Recently, I have been given several items for ‘personal protection.’ Partly because a girl can never be too careful and also I have excellent friends and family who want me to be safe.
But amidst my flash-o-taser (flash light with a taser on it), Kimber (a plastic-looking squirt gun filled with foam mace), keychain Kubotan (a hard plastic ‘handle’ for keys and it comes with an entire how-to guide), expandable baton and lastly my safety whistle (which blown with force can make your ears bleed), there is huge possibility for unintentional self-harm.
Clocking many hours of in-depth research on how to properly use these tools, the items now offer a sense of security and peace of mind.
Well now how to parlay all of this into a lesson on marketing … …
In the months and years since social media’s insurgence into the life and times of pretty much everything, we have seen constant examples of people, brands, companies and celebrities doing themselves great harm because the repercussions of speaking openly and unfiltered wasn’t discussed prior to the all-too-alluring pressing of the ‘Post’ ‘Tweet’ or ‘Send’ buttons. …
This is of great concern to those in the world of digital strategy as we make a living helping clients make calculated strategic decisions in brand, sales, online marketing and in communication – all of which are forward-facing outlets reaching consumers.
With the emergence of the role of Digital Strategy and Social Media Managers, one might even wonder why these two positions aren’t rolled up into one and there is a valid argument for that – especially if your strategist is a content whiz.
But more often than not, employers are leaning towards recent college graduates as Social Media Managers and are counting on their over-active prowess within the social media space to spawn engagement among consumers, past, present and future.
Not discounting that a Social Media Manager position is a great job for an aspiring marketing genius, there is a definite need for those holding this position to think of the medium in which they communicate with potential customers as a means brand perceptions, attributes and reputation are honed.
In short, just because a person uses social media on a regular basis doesn’t mean they are armed with the business savvy, communication skills and the creative acumen to message and interact with your customers.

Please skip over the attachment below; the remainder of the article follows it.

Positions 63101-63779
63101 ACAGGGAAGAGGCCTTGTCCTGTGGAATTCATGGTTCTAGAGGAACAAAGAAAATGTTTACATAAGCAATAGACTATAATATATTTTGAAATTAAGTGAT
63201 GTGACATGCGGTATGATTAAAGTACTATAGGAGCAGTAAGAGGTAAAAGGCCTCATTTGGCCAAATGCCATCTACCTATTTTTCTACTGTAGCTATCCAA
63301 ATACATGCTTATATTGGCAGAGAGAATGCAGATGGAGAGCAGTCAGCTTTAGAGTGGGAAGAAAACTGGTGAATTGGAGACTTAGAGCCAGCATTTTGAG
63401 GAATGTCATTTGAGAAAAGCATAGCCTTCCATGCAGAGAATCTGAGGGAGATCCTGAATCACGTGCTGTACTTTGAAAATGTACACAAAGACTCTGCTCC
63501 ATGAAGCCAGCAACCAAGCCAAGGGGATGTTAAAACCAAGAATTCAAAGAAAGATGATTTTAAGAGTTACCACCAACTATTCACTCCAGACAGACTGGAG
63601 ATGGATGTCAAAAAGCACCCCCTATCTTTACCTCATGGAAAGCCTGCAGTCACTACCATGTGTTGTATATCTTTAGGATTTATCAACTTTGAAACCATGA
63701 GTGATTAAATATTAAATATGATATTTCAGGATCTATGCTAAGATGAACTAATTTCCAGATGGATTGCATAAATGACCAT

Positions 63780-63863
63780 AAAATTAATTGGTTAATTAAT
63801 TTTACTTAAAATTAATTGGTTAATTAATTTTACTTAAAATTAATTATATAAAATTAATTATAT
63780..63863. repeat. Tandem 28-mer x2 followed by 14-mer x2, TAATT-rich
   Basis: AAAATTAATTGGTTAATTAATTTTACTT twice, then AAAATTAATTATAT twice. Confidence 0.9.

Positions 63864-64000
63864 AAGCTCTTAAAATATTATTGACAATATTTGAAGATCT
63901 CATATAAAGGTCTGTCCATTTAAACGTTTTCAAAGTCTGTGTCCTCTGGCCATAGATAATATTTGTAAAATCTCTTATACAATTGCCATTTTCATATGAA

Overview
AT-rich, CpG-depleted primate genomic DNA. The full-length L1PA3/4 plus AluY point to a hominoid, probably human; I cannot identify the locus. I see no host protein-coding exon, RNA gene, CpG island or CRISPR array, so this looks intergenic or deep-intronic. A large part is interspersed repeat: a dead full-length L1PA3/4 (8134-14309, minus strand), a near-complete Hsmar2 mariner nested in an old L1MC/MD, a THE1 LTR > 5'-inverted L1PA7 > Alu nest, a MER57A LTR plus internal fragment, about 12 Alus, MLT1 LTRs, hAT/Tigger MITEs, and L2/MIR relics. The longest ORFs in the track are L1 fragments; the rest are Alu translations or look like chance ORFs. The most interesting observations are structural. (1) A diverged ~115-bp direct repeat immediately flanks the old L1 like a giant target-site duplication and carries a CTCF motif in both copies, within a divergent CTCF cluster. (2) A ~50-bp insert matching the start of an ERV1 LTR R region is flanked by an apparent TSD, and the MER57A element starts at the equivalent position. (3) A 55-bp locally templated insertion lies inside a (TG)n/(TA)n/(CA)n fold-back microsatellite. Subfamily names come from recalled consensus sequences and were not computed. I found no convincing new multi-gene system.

See, in the hands of a communications newbie, who is used to utilizing unfiltered dialogue and has only interacted with a few hundred like-minded peers, a few family members and a handful of others they wouldn’t normally speak to while walking down the hall, but will ‘friend’ on Facebook, there has got to be a basic style and engagement protocol that not only spawns conversation but also does not tarnish the brand image.
Social Media tools are community-generating assets that brands and businesses need to use to engage interest, get people talking and also to distill information other advertising mediums just don’t reach. It is organic. It is meant to be conversational and it is meant to be personal.
Digital strategists understand this – as most have been using social media since its inception – in fact, many of the top strategists today were on the cutting edge of social media at top media companies around the world. They know what it means to truly engage an audience through the unobtrusive use of status updates, tweets and more.
For those personally engaged in social media to promote their exploits, tout their idiotic pranks or pontificate random thoughts and insight, Social Media is indeed a personal playground of information, fun and folly – and we all love it for this reason.
But when in the hands of the inexperienced, where brands, companies, image and reputation are concerned, the Social Media arsenal is full of weapons that can just as certainly paralyze, maim, break or kill — all it takes is one ill-calculated slip of the ‘send’ button … and empires can fall.
After all, just because I have an arsenal of personal protection at my disposal and I know how to use it, doesn’t mean I should take unsafe risks. And just because a person is an avid user of social media doesn’t mean they’re qualified to represent your business.
Social Media is powerful. It’s a shame to misuse it.